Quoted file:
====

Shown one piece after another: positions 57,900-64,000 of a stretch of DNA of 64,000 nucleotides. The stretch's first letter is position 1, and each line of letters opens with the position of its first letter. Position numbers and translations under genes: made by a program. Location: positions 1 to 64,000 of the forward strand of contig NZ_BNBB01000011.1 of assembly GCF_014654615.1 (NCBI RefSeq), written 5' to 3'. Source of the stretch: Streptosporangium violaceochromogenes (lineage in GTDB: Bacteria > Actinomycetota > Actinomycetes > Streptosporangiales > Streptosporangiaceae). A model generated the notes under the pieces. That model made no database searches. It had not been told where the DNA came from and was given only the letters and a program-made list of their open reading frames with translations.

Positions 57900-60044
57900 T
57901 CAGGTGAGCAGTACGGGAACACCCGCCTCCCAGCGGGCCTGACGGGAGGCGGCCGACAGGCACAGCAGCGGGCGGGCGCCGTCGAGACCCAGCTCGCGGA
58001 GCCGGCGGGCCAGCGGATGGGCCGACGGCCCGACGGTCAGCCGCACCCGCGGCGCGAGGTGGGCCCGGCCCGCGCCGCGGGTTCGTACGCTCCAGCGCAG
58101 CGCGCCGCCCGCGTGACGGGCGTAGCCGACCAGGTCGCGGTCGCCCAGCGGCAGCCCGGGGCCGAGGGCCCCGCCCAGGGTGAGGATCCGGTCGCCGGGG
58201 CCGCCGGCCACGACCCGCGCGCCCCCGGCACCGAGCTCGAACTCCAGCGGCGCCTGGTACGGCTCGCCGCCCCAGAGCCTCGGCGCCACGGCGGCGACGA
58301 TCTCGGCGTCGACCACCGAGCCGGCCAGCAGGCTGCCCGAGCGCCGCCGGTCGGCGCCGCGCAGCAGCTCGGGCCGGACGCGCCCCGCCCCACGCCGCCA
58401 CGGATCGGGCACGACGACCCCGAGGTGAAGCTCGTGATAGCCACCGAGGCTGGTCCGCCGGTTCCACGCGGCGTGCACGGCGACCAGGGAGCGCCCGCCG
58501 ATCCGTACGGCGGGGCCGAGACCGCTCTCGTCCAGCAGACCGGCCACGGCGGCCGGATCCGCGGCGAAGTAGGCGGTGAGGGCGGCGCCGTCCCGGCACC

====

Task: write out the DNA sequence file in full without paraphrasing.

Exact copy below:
Shown one piece after another: positions 57,900-64,000 of a stretch of DNA of 64,000 nucleotides. The stretch's first letter is position 1, and each line of letters opens with the position of its first letter. Position numbers and translations under genes: made by a program. Location: positions 1 to 64,000 of the forward strand of contig NZ_BNBB01000011.1 of assembly GCF_014654615.1 (NCBI RefSeq), written 5' to 3'. Source of the stretch: Streptosporangium violaceochromogenes (lineage in GTDB: Bacteria > Actinomycetota > Actinomycetes > Streptosporangiales > Streptosporangiaceae). A model generated the notes under the pieces. That model made no database searches. It had not been told where the DNA came from and was given only the letters and a program-made list of their open reading frames with translations.

Positions 57900-60044
57900 T
57901 CAGGTGAGCAGTACGGGAACACCCGCCTCCCAGCGGGCCTGACGGGAGGCGGCCGACAGGCACAGCAGCGGGCGGGCGCCGTCGAGACCCAGCTCGCGGA
58001 GCCGGCGGGCCAGCGGATGGGCCGACGGCCCGACGGTCAGCCGCACCCGCGGCGCGAGGTGGGCCCGGCCCGCGCCGCGGGTTCGTACGCTCCAGCGCAG
58101 CGCGCCGCCCGCGTGACGGGCGTAGCCGACCAGGTCGCGGTCGCCCAGCGGCAGCCCGGGGCCGAGGGCCCCGCCCAGGGTGAGGATCCGGTCGCCGGGG
58201 CCGCCGGCCACGACCCGCGCGCCCCCGGCACCGAGCTCGAACTCCAGCGGCGCCTGGTACGGCTCGCCGCCCCAGAGCCTCGGCGCCACGGCGGCGACGA
58301 TCTCGGCGTCGACCACCGAGCCGGCCAGCAGGCTGCCCGAGCGCCGCCGGTCGGCGCCGCGCAGCAGCTCGGGCCGGACGCGCCCCGCCCCACGCCGCCA
58401 CGGATCGGGCACGACGACCCCGAGGTGAAGCTCGTGATAGCCACCGAGGCTGGTCCGCCGGTTCCACGCGGCGTGCACGGCGACCAGGGAGCGCCCGCCG
58501 ATCCGTACGGCGGGGCCGAGACCGCTCTCGTCCAGCAGACCGGCCACGGCGGCCGGATCCGCGGCGAAGTAGGCGGTGAGGGCGGCGCCGTCCCGGCACC